Statement Against Anti-Asian Racism
It has been a year since the beginning of the COVID-19 pandemic with its unimaginable loss of life. As a result of the deliberate scapegoating of the peoples and nations of Asia, violent attacks on Asian Americans and Asian people living in America have increased dramatically in this period. White supremacy, harmful stereotypes, and racist misrepresentations of the origins of the COVID-19 pandemic have intensified violence and discrimination against the Asian American community over the past year, as has been widely reported and documented.
The recent murder of women of Asian descent in Georgia is part of a long history in the United States of racism, bias, and hatred directed against people of Asian descent. On March 16th, 2021, a gunman murdered 8 people in Georgia, including mostly women of Asian descent:
Soon Chung Park, age 74
Hyun Jung Grant, age 51
Suncha Kim, age 69
Yong Yue, age 63
Delaina Ashley Yaun, age 33
Paul Andre Michels, age 54
Xiaojie Tan, age 49
Daoyou Feng, age 44
The English Department at the University of South Florida is outraged over these continued acts. We acknowledge and condemn in the strongest terms the racism, prejudice, and hate crimes increasingly targeting the Asian American community across this country. This most recent episode also demonstrates the ways anti-Asian discrimination and violence often intersect with deep-seated misogyny.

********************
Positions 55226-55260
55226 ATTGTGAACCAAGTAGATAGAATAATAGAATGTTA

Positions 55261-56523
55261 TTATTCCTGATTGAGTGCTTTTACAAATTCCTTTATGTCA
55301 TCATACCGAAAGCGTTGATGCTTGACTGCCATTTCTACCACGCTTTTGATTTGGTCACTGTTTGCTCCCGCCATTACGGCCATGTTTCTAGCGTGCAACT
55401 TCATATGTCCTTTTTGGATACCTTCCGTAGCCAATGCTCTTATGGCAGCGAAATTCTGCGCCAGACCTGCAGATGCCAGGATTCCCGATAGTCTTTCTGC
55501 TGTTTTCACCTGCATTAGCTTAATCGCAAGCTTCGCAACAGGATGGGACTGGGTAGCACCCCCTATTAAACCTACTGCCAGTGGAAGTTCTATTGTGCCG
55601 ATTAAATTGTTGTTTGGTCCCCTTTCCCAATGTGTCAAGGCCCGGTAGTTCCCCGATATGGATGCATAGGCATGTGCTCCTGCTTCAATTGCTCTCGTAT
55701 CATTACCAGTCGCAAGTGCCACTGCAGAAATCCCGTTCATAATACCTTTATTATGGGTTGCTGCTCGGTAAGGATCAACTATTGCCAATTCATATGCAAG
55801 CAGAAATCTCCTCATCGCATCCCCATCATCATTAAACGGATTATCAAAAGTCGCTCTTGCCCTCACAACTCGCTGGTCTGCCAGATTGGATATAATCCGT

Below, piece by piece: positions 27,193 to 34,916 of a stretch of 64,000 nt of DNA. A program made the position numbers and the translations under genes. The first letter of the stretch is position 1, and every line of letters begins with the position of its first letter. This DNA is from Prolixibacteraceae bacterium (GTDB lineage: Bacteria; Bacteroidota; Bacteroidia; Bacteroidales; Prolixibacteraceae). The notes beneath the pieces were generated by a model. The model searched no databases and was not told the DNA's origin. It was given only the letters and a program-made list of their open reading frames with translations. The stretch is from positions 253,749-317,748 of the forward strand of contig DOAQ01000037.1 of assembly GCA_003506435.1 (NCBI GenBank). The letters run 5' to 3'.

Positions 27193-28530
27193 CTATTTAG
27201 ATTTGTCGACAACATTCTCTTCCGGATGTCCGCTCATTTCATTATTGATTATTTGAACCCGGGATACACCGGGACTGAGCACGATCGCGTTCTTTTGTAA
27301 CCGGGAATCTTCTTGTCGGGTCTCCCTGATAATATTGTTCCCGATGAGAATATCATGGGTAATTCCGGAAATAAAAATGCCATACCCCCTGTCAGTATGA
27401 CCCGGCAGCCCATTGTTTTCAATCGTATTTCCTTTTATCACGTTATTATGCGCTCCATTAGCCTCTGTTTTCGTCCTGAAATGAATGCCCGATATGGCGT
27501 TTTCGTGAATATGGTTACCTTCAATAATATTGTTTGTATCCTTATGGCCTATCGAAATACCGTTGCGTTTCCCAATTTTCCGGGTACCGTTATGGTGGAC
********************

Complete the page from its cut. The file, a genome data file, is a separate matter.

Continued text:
As a department, we acknowledge our obligation and affirm our commitment to fighting racism and supporting equity and inclusion. We also acknowledge in particular the need to name and reject, through our teaching, research, and service, as well as in our interactions with each other, our students, and the wider community, this rising tide of white supremacy, misogyny, and anti-Asian racism and violence.
For anyone in need of immediate mental health assistance, we urge making contact with the USF Counseling Center, which stands ready to provide mental health support for those affected in any way by this recent surge in anti-Asian racism and violence, including the loss of life that took place in Atlanta.
The Counseling Center has also put together a list of resources for providing support to the Asian community. The USF Office of Multicultural Affairs also provides numerous diversity resources for the university community, including maintaining a list of Asian/Pacific Islander Student Organizations.
Anyone in the USF community who has experienced or witnessed an episode of anti-Asian racism, prejudice, or violence is encouraged to file an incident report with USF’s Title IX office.